sympathy and loving help for which his soul earns, if not
amongst the women of his family, who know his strength and
his weakness, and love him none the less for his imperfections ?
The need of intellectual companionship in the home is a power-
ful motor, impelling you to set the educational system of women
on a satisfactory basis. But this is not the only force at work.
A stronger one, probably, is the natural desire of women not to
be left on a confessedly lower level than yourselves, to say
nothing of your own honest convictions that educated woman is
best fitted by her counsel, sympathy, and encouragement, to
strengthen your own efforts in mental and moral advancement.
These forces are silently, but most surely, and irresistibly,
influencing thought and conduct. Every graduate who leaves
these walls, if he is himself imbued with the true spirit of learn-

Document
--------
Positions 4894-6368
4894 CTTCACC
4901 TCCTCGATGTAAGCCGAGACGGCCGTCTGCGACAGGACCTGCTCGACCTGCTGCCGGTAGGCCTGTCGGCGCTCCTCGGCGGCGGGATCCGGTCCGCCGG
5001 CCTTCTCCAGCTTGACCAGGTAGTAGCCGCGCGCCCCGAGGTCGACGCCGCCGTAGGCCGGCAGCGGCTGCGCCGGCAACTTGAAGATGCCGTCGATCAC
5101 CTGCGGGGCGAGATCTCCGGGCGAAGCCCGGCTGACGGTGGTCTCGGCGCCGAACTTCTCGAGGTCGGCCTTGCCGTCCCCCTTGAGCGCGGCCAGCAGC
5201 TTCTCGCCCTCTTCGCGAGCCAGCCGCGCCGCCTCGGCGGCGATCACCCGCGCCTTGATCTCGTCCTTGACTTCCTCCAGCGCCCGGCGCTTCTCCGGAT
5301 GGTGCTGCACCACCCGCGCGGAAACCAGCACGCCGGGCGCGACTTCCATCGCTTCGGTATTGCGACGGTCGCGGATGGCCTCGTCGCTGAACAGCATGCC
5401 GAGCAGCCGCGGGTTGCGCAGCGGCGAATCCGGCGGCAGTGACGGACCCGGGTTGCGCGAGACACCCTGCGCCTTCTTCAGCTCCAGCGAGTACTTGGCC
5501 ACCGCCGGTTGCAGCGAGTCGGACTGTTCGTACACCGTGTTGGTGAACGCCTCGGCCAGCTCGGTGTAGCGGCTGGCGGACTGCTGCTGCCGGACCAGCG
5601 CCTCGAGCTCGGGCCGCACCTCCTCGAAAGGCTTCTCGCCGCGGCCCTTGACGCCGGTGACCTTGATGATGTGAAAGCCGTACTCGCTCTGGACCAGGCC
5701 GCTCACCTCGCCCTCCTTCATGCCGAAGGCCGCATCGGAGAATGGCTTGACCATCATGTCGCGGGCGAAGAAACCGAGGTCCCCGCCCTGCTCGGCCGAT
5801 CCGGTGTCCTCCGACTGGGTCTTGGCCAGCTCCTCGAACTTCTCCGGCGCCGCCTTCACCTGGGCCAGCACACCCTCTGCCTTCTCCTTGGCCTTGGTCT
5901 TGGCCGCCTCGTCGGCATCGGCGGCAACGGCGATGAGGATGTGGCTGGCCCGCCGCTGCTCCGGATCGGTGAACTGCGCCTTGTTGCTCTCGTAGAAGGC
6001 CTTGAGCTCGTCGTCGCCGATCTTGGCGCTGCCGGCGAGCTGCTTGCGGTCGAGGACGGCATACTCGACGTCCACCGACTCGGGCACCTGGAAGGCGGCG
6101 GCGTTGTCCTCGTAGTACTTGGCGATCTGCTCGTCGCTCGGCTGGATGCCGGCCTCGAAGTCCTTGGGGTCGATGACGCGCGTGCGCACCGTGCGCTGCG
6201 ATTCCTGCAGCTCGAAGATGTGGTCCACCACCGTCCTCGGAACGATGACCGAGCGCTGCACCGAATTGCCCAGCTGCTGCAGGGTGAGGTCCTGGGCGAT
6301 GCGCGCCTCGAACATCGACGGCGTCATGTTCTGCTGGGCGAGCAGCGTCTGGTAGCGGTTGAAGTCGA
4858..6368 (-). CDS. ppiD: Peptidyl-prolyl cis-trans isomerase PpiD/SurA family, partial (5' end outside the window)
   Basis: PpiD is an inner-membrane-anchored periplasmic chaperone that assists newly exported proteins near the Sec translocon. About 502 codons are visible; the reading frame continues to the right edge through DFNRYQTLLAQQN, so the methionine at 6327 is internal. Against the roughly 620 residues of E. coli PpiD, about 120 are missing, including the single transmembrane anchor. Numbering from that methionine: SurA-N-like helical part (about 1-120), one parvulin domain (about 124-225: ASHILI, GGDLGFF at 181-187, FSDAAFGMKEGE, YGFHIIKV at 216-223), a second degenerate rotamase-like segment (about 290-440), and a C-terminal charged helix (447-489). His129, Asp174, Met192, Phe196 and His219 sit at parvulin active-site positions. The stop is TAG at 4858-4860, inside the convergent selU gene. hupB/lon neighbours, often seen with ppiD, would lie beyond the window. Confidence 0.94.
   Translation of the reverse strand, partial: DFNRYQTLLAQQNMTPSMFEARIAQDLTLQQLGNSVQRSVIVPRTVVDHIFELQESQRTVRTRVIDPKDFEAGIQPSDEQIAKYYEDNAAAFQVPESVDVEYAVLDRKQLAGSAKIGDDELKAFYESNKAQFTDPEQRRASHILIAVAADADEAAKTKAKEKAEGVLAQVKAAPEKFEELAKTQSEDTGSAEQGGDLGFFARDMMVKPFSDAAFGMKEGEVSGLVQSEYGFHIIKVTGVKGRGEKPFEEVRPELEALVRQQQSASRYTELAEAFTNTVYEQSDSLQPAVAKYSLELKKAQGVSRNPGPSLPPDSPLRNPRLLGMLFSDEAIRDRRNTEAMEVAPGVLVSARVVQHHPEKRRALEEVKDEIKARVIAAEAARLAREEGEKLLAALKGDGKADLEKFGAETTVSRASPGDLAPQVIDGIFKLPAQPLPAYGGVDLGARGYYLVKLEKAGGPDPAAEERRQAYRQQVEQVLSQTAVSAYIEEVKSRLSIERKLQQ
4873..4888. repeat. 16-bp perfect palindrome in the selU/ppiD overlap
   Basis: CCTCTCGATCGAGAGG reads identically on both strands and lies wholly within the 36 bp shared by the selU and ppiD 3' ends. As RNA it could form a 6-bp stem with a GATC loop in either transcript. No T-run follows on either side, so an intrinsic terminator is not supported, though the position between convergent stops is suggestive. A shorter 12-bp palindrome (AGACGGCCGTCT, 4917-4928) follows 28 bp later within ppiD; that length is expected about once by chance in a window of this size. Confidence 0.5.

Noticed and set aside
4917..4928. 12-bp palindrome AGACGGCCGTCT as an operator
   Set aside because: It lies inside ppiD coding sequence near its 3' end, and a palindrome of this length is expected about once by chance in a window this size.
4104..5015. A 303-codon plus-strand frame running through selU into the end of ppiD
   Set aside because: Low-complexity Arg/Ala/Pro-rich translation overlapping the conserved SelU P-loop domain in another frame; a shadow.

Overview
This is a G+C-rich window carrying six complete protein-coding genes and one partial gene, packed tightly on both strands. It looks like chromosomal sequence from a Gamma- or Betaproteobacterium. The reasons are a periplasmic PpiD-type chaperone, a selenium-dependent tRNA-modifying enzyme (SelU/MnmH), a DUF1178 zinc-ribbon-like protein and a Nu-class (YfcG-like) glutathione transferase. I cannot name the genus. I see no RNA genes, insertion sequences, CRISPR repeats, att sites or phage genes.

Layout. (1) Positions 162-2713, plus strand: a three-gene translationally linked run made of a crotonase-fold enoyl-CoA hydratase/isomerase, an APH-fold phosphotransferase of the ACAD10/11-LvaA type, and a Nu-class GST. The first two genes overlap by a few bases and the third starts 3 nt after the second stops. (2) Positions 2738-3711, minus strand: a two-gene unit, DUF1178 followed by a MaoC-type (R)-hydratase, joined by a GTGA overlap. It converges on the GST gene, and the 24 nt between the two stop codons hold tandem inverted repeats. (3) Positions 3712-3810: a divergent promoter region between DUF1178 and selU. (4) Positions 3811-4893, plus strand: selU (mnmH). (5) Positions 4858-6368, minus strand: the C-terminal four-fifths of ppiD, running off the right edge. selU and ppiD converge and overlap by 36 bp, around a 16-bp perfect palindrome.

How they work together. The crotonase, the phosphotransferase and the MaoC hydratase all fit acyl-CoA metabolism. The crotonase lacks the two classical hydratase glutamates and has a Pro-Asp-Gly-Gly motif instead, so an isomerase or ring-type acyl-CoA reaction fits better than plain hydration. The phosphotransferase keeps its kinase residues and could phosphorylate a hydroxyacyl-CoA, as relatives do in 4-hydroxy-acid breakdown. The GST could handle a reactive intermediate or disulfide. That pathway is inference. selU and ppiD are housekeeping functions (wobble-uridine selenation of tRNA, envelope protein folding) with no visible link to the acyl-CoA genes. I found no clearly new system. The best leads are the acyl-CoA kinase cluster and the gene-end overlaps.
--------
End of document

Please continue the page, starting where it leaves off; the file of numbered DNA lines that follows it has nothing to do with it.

ing, of necessity becomes an advocate of female education.

The difficulties before you in putting your desires into
practice are neither few nor unimportant, but I doubt not that
the women upon whom the spirit of knowledge and wisdom has
already descended, will be your strongest supporters in those
domestic reforms which may favor the sound teaching of useful
knowledge to the females of India. Your most ancient law-
giver, though his ideas of woman's fitness for learning were not
in accord with modern thought, forcibly impresses upon you the
obligation of doing honor to woman. He says, " Where females
are honored, there the Deities are pleased, but where they are
dishonored, there all religious acts become fruitless,"* and again
<( where female relations are made miserable, the family of him
who makes them so, very soon wholly perishes, but where they
are not unhappy, the family always increases." How can you
honor and add to the happiness of your womankind better than
by making them partakers of your intellectual pursuits, as well
as the sharers in your domestic joys and sorrows ?

It is expected that wherever your duties may call you, you
* Manava Dharma Sastra, Chapter III.